"A colossal self-satisfaction"

Walt Whitman:

It does a man good to turn himself inside out once in a while: to sort of turn the tables on himself: to look at himself through other eyes—especially skeptical eyes, if he can. It takes a good deal of resolution to do it: yet it should be done—no one is safe until he can give himself such a drubbing: until he can shock himself out of his complacency. Think how we go on believing in ourselves—which in the main is all right (what could we ever do if we didn’t believe in ourselves?)—a colossal self-satisfaction, which is worse for a man than being a damned scoundrel.

See also

"Dream-child"

Walt Whitman tells a story:

A woman I knew once asked a man to give her a child: she was greatly in love with him: it was not done: he did not care that much for her: he said to her, “all children should be love children”: then he thought she might repent if the thing was done: after his refusal she said: “Now I suppose you despise me.” He said: “Despise you? no: I respect you: I feel that you have conferred the highest honor on me.” Years after, he met her again. She was married—had children. But she said to him: “I still love my dream-child best.”

My Overcast Settings & Smart Playlists

Back in the ‘90s and early 2000s, I used to listen to Audible.com pre-podcast-era “podcasts” presented by Robin Williams and Susie Bright. I listened to them while commuting or walking or doing housework, and that’s still how I consume podcasts today. In those days, I listened to maybe two or three half-hour episodes a week before going back to the audiobooks.

But the rise of podcasts and other forms of audio media mean I now spend as much time trying to keep up with my podcast feeds as I do email, RSS feeds, etc. What used to be diversions and snacks have now become the main course.

As problems go, I can’t complain.

I use Overcast as my player of choice. I like its flexibility and features: for example, I’m able to set custom speeds for some podcasts. For slow-talking podcasts, I jack up the speed to 1.4 or even 1.8; for fast-talking podcasts, I keep it at 1.0. Smart Speed — which reduces pauses and long silences — is almost always turned on.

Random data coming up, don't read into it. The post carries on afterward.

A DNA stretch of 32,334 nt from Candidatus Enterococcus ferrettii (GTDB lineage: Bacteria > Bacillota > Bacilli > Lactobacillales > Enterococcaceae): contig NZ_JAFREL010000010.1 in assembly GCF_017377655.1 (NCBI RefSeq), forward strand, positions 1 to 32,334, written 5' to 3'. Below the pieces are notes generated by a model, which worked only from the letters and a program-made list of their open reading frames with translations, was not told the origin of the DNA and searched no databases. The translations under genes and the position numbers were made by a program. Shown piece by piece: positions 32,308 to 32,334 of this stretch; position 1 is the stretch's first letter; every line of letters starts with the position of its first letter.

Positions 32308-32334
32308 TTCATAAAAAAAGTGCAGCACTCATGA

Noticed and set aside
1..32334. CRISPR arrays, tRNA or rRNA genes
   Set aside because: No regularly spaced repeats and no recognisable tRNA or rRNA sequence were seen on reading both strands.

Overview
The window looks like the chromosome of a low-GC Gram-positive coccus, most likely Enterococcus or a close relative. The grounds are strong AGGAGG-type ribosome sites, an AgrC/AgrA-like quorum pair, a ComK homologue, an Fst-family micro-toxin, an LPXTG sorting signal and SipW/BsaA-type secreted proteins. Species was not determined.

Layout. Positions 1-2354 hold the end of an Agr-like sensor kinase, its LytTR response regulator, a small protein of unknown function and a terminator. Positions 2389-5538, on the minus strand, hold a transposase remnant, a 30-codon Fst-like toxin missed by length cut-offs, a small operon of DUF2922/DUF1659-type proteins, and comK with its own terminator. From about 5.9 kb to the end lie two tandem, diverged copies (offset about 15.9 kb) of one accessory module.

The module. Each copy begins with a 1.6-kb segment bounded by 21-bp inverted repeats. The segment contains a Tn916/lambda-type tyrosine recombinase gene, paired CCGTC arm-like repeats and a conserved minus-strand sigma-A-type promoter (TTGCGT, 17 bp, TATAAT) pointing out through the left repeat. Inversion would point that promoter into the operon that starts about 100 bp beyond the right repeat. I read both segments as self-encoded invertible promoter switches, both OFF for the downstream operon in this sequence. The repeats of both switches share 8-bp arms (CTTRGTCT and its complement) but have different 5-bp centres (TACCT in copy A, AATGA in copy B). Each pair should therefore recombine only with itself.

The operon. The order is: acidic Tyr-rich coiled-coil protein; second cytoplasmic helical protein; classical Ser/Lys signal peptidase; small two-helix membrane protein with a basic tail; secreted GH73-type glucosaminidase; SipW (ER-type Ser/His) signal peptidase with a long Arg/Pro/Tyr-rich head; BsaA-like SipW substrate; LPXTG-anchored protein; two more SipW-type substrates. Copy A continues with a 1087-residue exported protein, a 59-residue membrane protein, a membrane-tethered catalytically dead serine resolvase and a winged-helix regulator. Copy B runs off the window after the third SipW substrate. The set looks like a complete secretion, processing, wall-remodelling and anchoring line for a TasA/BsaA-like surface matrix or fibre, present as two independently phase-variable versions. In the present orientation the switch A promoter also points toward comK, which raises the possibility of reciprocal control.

App Settings

  • Continuous Play is On.

  • New Episodes download on wifi only.

  • Delete played episode after 24 hours. (Played episodes are not replayed, but they’re available if you want to go back and listen to a specific passage again. I waffle between deleting immediately and keeping them around for a day.)

  • Nitpicky Details: Seek Back By 30 seconds, Seek Forward By 60 seconds. (This helps me skip through ads; if I overshoot, then I need go back only a little ways. Also useful if I’m listening to something boring.)

  • Nitpicky Details: Smart Resume is On. Love this setting.

  • Nitpicky Details: One-Tap Play is On.

  • Nitpicky Details: Play Next By Priority is On. As it says on the tin: “When an episode in a playlist ends, play the topmost unplayed episode next instead of the following one.” If you keep episodes for 24 hours, this is good; the next unplayed episode will always be next.

  • Nitpicky Details: Icon Badge Number is On. I like to guilt myself.

  • Nitpicky Details: Remote Episode Skip is On. I use this constantly with my Bluetooth headsets and Kinovo receiver in my car.

  • No notifications set for new episodes of any podcast.

  • Keep all unplayed episodes.

My Smart Playlists

I prefer Smart Playlists because they filter by Podcast Name. Manual playlists filter by individual episode, which is not interesting to me; with so many backlogged episodes, that’s a lot of decision-making, scrolling, and tapping.

  • All Episodes. Sorted Newest to Oldest. I exclude 5 podcasts for now (described below), but generally this list includes everything I subscribe to. Here’s where the Play Next By Priority setting does its thing. With it set to On, I’m always listening to the most recent podcast that appears at the top of the list. So if staying current is important to me, that’s good.

  • 1. Sorted Oldest to Newest. All my Doctor Who podcast feeds, which are also included in All Episodes. This list is convenient when new episodes of a series are released. I want to catch all the buzz and comment before going on to my other podcasts.

  • 2. Sorted Oldest to Newest; excluded from All Episodes. My Sleep With Me podcast feed. I don’t listen to Sleep With Me every night, but I listen to it often; since I’m playing it or selecting episodes in the dead of night, I like for this feed to live in its own list. I use Overcast’s Sleep Timer to play an episode for 20 or 30 minutes, depending on how sleepy I feel. I prune this list a lot, since Scoots may recap episodes of The Good Place I haven’t seen yet.

  • 3. Sorted Oldest to Newest; excluded from All Episodes; Smart Speed turned Off. My ambient music podcast feeds, mostly fed from links in Warren Ellis’ newsletter. I’ve taken to listening to them at work when I need to focus on writing or research.

  • 4. Sorted Oldest to Newest. This is a new list I’m auditioning; I’m calling it my “binge list.” I went through a period where I got behind on lots of podcasts: You Must Remember This (now on hiatus), Gilbert Gottfried, Marc Maron’s WTF, Great Lives, Criminal, The Next Track, and others. So for this playlist, I will select one of those podcasts with a large backlog and start listening.